US treasury extends consultation period on regulation of digital assets

Tuesday, 19 January 2021
The US Department of the Treasury's Financial Crimes Enforcement Network (FinCEN) has proposed that banks and money services businesses (MSBs) start reporting on certain virtual currency and crypto-asset transactions.
Digital Assets

As part of a move to curb money laundering and increase transparency in digital currency transactions, FinCEN is proposing that banks and MSBs will be required to submit reports, keep records, and verify the identity of customers in relation to transactions above USD10,000 involving convertible virtual currency (CVC) or digital assets with legal tender (LTDA) status. Banks and MSBs will have 15 days after a CVC or LTDA transaction to report it to FinCEN.

Secretary of the Treasury Steven Mnuchin said that the proposal “addresses substantial national security concerns in the CVC market, and aims to close the gaps that malign actors seek to exploit in the recordkeeping and reporting regime,” adding that it is “intended to protect national security, assist law enforcement, and increase transparency while minimizing impact on responsible innovation.”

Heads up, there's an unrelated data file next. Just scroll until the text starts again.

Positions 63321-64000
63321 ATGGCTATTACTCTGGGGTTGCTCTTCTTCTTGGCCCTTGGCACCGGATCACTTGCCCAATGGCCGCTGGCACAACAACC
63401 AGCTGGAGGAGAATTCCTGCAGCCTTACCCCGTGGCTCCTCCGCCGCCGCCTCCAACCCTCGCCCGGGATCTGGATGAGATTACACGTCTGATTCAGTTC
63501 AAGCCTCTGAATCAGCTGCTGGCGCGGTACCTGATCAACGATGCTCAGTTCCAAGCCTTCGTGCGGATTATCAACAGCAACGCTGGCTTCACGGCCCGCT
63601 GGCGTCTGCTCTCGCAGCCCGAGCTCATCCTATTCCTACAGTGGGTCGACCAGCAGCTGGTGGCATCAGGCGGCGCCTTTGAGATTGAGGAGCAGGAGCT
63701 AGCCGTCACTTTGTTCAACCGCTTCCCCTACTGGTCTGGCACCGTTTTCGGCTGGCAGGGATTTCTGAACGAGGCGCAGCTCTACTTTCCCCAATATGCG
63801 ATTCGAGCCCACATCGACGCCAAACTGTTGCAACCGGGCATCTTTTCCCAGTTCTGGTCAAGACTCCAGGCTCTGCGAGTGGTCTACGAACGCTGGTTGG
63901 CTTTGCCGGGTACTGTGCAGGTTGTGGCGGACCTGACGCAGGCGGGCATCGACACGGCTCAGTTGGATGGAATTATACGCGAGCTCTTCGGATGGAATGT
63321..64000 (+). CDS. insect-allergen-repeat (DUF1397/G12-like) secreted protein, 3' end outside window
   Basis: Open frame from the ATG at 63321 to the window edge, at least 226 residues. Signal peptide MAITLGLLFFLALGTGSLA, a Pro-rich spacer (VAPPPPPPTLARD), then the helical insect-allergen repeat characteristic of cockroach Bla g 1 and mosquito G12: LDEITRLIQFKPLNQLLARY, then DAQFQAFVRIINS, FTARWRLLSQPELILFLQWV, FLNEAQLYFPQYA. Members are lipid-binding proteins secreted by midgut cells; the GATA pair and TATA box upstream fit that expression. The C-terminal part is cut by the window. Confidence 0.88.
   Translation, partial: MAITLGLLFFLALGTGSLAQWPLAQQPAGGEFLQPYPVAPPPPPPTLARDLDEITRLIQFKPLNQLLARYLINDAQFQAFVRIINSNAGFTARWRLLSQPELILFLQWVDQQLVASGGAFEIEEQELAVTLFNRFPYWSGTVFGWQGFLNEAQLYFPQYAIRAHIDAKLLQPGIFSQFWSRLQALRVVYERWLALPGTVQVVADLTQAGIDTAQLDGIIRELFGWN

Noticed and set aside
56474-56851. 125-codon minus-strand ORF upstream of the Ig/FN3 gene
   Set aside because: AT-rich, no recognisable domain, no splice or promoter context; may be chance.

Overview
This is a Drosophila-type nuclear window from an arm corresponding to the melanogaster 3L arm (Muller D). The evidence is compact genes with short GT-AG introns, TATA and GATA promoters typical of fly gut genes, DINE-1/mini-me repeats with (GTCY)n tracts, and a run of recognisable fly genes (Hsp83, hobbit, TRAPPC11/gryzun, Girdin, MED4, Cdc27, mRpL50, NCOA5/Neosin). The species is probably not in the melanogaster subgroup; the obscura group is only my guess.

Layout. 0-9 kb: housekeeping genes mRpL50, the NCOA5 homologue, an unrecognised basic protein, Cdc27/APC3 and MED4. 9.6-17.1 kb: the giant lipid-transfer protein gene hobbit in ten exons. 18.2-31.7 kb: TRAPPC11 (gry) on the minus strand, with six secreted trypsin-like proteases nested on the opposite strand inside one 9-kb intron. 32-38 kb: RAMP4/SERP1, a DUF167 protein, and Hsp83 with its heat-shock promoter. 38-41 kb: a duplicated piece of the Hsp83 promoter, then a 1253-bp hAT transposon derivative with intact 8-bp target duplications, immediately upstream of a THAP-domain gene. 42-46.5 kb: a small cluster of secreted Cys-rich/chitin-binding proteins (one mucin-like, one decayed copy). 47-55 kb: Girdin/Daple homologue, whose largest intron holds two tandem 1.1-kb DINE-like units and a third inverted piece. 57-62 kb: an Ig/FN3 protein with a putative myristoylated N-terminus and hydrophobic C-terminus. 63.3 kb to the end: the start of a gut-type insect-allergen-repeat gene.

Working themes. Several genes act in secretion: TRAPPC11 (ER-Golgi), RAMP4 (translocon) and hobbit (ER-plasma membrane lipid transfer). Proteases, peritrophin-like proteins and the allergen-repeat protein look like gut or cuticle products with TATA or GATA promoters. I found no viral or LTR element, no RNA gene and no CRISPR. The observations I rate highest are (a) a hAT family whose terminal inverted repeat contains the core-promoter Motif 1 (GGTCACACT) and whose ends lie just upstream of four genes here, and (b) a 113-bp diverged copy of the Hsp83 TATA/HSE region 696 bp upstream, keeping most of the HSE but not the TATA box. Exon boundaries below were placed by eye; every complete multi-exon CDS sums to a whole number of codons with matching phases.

However, the crypto industry has criticized the proposal, with the Chamber of Digital Commerce saying that implementation of the proposals as they stand raise “serious privacy concerns.” Many in the industry also commented on the short timeframe for comments.

Accordingly, last week (January 14, 2021) the Department of the Treasury extended its consultation. The notice in the Federal Register provides an additional 15 days for comments on the proposed reporting requirements, until February 1, 2021. Further, it gives an additional 45 days for comments on the proposed requirement to report counterparty information and the proposed recordkeeping requirements, with a deadline of March 1, 2021.


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